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Admissions

Financial Aid for New Students

The Office of Financial Aid is committed to helping you and your family apply for and receive financial aid…before you enroll and each year of your enrollment at the College!

In the fall of 2019, nearly 400 first-year students enrolled, with over 90% of the class applied for financial aid. Nearly 85% qualified for need-based aid, and a similar number received at least one scholarship from the College.

Regardless of your income, if “cost” is a factor in deciding where you will enroll, be sure to complete the financial aid process outlined below, so that our office can provide you with details of your eligibility!

Below is the process for U.S Citizens and Permanent Residents.

Details for international students

Details for undocumented students 

Spring 2020 Instructions and deadlines

Step 1. Submit the 2019-2020 FAFSA 
(“Free Application for Federal Student Aid”)… 

…even if you have not applied or been admitted.

Add Lake Forest to an existing FAFSA

Step 2. (Optional) Complete ”special circumstance forms”

Priority deadline, December 1. Late submissions are accepted.

Educational Expenses - parent paying $2000+ for him/herself or your sibling (grades K-12 only) during 2019-2020 academic year

Educational Loans - parent paying $2000+ toward loans in 2019 for which they are the borrower

Healthcare Expenses - parent paying $3000+ in 2017, 2018, or 2019 not paid with “pre-tax” dollars

Income Change (parent) - experiencing a significant change vs. 2017 Work-Related  or  Non-Wage Related

Income Change (student) - experiencing a significant change vs. 2017

Second Household Expenses - parents married, but living in different homes in different cities

Unusual Expenses - parent paying $2000+ for childcare, funeral, legal, etc. in 2017, 2018 or 2019

 

Step 3. (Optional, but encouraged!) Research “outside scholarships” through your high school, parent’s employer(s), civic groups, etc. For starters, check out our resource page!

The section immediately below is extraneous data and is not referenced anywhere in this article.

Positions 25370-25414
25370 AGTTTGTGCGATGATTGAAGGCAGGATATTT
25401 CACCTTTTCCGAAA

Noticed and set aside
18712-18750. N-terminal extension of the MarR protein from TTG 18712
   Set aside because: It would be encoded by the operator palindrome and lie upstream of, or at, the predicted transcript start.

Step 4. Review “What Happens Next” (below)

 

Fall 2020 Instructions and deadlines 

Step 1. Submit the 2020-2021 FAFSA, available now!
(“Free Application for Federal Student Aid”) 
Complete it even if you have not applied or been admitted.


Need to add Lake Forest to the FAFSA you already submitted?


Helps 
(more available on our FAFSA page): 

  • FAFSA Worksheet (see definitions and collect answers in advance)  English   Spanish

Deadlines:

  • Illinois residents: December 1, 2019
  • Non-Illinois residents: February 1, 2020
The CSS Profile is not required for U.S. citizens. 

 

Step 2. (Optional) Complete ”special circumstance forms”

Priority deadline, December 1. Late submissions are accepted.

  • Please complete any applicable form(s) only if your cost exceeds the minimum amount shown. Return them to the Office of Financial Aid. If possible, save as a .pdf and send by email. You may also fax or send by mail to the number/address at the bottom of the form.

    • Educational Expenses - your parent pays $2000+ for his/her education, or for a siblings (grades K-12 only) during 2020-2021 academic year
    • Educational Loans - parent borrower now repaying $2000+/year to his/her own loan, or a loan for expenses for a sibling who is no longer in college
    • Healthcare Expenses - parent pays $3000+ in 2018, 2019 or 2020 not paid with “pre-tax” dollars
    • Unusual Expenses - parent pays $2000+ in 2019 or 2020 for such things as dependent care, funeral costs, non-elective home repairs, legal fees, support of extended family, etc.

Step 3. (Optional, but encouraged!) Research “outside scholarships” through your high school, parent’s employer(s), civic groups, etc. For starters, check out our resource page!


Step 4. Review “What Happens Next” (below)

  Your Award Letter  

Once you have been admitted and submitted all financial aid documents, we will prepare an “award letter” showing the aid you qualify to receive. Details are on your Admissions Portal.

Please let us know if you do not wish to receive your Award Letter online, or text message alerts related to financial aid.

How to Read Your Award Letter provides you with descriptions of the aid we have offered, financial aid policies related to that aid, and other important information.